answer: strategy and tactics


In my column Strategy and Tactics I talked about how Japanese warriors studied strategy as well as the sword. At the end of the column I gave a chess endgame problem.

This is the answer.

If white can promote the pawn to a queen on g8 it will be a simple win. But black’s defending bishop looks powerful and unassailable on a2. Whatever white does if black keeps control of that a2-g8 diagonal the game will be a draw. Whenever white plays pawn to g8 the black bishop will capture the promoted queen on g8.

So what is the plan for white?

White can’t chase the bishop from that a2-g8 diagonal by playing Bg7 because black  can just take it. So the key square for white is h7.

Either the white bishop gets to h7 via a4 and c2 and then goes to g8 chasing away the black bishop and taking control of the a2-g8 diagonal.

Or black retreats from the diagonal and tries to protect g8 by Bh7.

White then plays Bc2 and if black takes the white bishop white promotes the pawn on g8. If black doesn’t take the bishop white captures the black bishop on h7 and promotes the pawn on g8.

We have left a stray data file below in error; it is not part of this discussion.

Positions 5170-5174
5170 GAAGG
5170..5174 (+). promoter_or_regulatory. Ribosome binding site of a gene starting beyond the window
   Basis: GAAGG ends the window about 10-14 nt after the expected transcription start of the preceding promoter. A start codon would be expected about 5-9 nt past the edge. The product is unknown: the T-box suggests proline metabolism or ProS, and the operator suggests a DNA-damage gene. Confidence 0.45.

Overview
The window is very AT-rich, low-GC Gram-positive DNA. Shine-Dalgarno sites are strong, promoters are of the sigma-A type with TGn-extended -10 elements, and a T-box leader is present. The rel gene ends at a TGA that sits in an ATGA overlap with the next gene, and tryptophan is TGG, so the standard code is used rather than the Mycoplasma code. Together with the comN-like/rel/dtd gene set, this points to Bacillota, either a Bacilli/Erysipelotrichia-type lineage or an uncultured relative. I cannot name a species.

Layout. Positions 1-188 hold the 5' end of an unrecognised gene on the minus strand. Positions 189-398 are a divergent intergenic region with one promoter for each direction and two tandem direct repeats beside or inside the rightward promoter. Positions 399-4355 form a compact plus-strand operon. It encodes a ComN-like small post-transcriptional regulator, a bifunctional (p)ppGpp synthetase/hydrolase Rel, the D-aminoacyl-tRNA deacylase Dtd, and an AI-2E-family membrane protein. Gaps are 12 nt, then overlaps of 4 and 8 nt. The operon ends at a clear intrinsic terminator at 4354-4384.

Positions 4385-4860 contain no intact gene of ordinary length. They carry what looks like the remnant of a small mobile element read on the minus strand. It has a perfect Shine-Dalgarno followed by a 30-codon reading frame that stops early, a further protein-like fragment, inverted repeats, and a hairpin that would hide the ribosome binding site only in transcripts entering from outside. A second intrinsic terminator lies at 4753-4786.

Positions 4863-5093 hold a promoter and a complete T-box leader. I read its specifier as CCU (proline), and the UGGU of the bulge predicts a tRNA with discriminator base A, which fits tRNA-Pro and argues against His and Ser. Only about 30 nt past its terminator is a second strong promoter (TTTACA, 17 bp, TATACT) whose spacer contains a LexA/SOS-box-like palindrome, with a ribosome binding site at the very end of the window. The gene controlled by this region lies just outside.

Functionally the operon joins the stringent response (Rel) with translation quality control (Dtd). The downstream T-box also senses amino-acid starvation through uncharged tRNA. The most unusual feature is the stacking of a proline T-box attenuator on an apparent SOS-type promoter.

That’s the principle. Here are some detailed moves.

1.Ba4 Kg6 2.Bc2+ Kh6 3.Bf5 Bb3 4.Bd7 Kg6 5.Be8+ Kf6 6.Ba4!

Black can’t capture the bishop because of g8Q.

6… Ba2 7.Bc2+ Kg5 8.Bh7 Kf6 9.Bg8 Bb1 10.Bb3 Bh7 11.Bc2!

And black can’t stop the pawn advancing to g8. White wins.

The position is interesting because it looks like a sure draw. But when white finds the right strategy it’s a clear and satisfying win.

Chess position taken from Chess Choice Challenge by Chris Ward and John Emms, Batsford 1998 | chess diagram by Winboard

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